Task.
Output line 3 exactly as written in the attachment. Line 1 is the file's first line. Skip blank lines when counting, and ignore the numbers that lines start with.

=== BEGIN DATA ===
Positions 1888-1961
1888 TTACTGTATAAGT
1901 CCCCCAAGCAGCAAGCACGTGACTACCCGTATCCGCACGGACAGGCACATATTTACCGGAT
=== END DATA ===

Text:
1901 CCCCCAAGCAGCAAGCACGTGACTACCCGTATCCGCACGGACAGGCACATATTTACCGGAT